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Basic Law

Hong Kong prisoner mounts legal challenge over rejection of request to phone human rights activist

Choi Chuen-sun files application for judicial review of decision by Stanley Prison to refuse him telephone communication with Society for Community Organisation activist Richard Tsoi Yiu-cheong

PUBLISHED : Thursday, 20 October, 2016, 7:52pm
UPDATED : Thursday, 20 October, 2016, 9:35pm

A prisoner who successfully fought in 2008 for the right of inmates to vote is mounting another legal challenge – this time against the correctional services in Hong Kong over the legality of their rejection of his request to make telephone calls to a friend during incarceration.

In an application for a judicial review submitted on Wednesday, Choi Chuen-sun claimed the decision in question by the Correctional Services Department was inconsistent with the right to privacy of communication guaranteed under Article 30 of the Basic Law and Article 14 of the Hong Kong Bill of Rights Ordinance.

A spokeswoman for the department said it would not comment on Choi’s claim, but stressed requests for telephone calls were considered on a case-by-case basis “subject to security restrictions”.

Choi, 53, said he previously served a prison sentence at Stanley Prison from March last year to August this year after his conviction for robbery and theft, but was subsequently transferred to Tai Lam Correctional Institution.

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The prisoner applied on May 19 last year to call Richard Tsoi Yiu-cheong to seek information on the law related to prisoners’ rights.

Tsoi, from the Society for Community Organisation, had assisted the inmate in a lawsuit filed in 2008 against Hong Kong’s blanket restriction on the right of prisoners to vote.

The human rights activist had visited Choi in jail on four occasions prior to that time, and the communication between them had never been opposed by the authority, the prisoner said in court documents.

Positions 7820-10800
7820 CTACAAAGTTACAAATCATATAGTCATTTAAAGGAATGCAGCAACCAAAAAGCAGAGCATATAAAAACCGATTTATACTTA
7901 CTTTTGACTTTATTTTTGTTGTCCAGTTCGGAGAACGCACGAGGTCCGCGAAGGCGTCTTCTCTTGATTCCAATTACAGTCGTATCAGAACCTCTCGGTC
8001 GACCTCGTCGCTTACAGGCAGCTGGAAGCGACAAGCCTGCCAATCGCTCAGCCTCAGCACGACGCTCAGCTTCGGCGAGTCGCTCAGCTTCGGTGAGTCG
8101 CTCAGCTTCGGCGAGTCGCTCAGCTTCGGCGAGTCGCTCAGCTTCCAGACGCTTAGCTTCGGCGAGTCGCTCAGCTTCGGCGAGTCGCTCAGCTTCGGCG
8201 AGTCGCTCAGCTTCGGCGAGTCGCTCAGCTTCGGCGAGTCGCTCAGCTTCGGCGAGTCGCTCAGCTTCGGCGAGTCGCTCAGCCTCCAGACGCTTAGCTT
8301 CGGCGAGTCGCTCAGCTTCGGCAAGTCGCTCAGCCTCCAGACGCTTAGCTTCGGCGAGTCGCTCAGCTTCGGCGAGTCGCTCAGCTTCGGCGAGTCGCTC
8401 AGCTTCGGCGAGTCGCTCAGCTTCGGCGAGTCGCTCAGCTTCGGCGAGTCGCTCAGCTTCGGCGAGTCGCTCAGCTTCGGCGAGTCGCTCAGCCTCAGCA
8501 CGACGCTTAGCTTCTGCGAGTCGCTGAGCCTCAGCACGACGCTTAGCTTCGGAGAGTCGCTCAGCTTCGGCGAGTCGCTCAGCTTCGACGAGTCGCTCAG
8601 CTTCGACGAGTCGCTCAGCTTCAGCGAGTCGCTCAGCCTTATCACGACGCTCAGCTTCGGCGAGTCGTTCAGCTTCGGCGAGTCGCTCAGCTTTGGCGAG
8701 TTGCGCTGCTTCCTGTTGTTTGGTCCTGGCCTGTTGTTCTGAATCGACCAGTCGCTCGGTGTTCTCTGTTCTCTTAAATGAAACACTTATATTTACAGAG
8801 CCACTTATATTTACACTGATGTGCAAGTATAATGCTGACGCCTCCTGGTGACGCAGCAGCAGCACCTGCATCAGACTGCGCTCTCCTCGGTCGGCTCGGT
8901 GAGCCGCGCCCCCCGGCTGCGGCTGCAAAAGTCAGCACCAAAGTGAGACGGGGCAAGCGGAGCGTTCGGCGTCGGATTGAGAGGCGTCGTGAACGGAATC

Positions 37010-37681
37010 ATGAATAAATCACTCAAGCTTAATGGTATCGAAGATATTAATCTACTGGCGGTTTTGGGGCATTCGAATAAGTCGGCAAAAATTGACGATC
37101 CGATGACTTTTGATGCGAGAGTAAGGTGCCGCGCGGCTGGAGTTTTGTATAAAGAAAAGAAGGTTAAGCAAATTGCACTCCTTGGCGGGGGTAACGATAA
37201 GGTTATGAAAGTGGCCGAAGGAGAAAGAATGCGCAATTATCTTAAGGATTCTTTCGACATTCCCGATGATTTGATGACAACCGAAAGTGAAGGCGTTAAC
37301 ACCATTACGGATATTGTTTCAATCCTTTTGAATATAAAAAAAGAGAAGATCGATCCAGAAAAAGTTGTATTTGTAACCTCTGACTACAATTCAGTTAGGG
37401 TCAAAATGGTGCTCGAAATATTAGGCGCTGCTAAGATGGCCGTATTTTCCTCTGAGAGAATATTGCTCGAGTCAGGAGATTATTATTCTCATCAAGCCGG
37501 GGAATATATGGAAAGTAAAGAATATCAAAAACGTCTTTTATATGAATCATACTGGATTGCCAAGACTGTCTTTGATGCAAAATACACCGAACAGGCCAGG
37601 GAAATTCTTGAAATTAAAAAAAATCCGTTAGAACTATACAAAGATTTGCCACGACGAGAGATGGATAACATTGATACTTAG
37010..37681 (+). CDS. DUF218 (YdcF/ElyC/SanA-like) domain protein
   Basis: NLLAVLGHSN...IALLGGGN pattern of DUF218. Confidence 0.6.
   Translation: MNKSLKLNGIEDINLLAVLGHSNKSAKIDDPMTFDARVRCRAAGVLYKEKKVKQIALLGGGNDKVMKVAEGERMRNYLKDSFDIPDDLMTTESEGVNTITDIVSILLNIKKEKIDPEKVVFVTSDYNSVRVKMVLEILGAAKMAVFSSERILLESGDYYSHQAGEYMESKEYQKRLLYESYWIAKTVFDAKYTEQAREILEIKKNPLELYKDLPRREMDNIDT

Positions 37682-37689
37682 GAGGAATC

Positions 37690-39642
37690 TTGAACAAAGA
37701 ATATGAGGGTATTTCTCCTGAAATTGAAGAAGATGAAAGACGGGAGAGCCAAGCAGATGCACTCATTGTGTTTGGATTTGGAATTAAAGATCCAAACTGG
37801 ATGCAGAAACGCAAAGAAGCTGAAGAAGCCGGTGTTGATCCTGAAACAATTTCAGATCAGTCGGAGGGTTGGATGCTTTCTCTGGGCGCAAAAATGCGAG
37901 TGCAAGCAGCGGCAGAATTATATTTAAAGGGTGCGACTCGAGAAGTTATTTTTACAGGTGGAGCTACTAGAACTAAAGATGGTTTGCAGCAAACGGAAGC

But Choi was purportedly informed that his application in May last year for phone calls to Tsoi had been rejected, without reasons being given.

The refusal was compared to Choi’s successful application in February this year to call Wong Chi-yuen – another employee of the non-governmental organisation.

Choi questioned why the superintendent of Stanley Prison had approved an application at one time but rejected another.

“The superintendent’s decision to refuse the request is tainted with procedural unfairness as he did not give any reason for his decision,” the judicial review application states.

Choi argued the correctional services had a duty to act under Article 6 of the Bill of Rights Ordinance, so that the management of the prison would be consistent with the aim of reformation and rehabilitation, and he cited the provision of a telephone call system for prisoners as a way to serve that purpose.

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“The question of whether the right to access telephone calls can be recognised as the right to respect for a private life ... has been considered by the European Court of Human Rights,” he said.

The prisoner has asked the High Court in Hong Kong to quash the rejection of his application to make the phone calls.

Choi also requested the court declare the prison order in question inconsistent with the right to communication protected by the Basic Law and that nothing in the law would empower the correctional services to restrict the rights of prisoners to undertake telephone communication with the outside world.

In a reply to a Post inquiry, the Correctional Services Department said people in custody could maintain contact with friends and relatives through letters and personal visits in accordance with the relevant provisions under prison rules.

“Requests for telephone calls will be considered on a case-by-case basis subject to security restrictions,” a department spokeswoman said.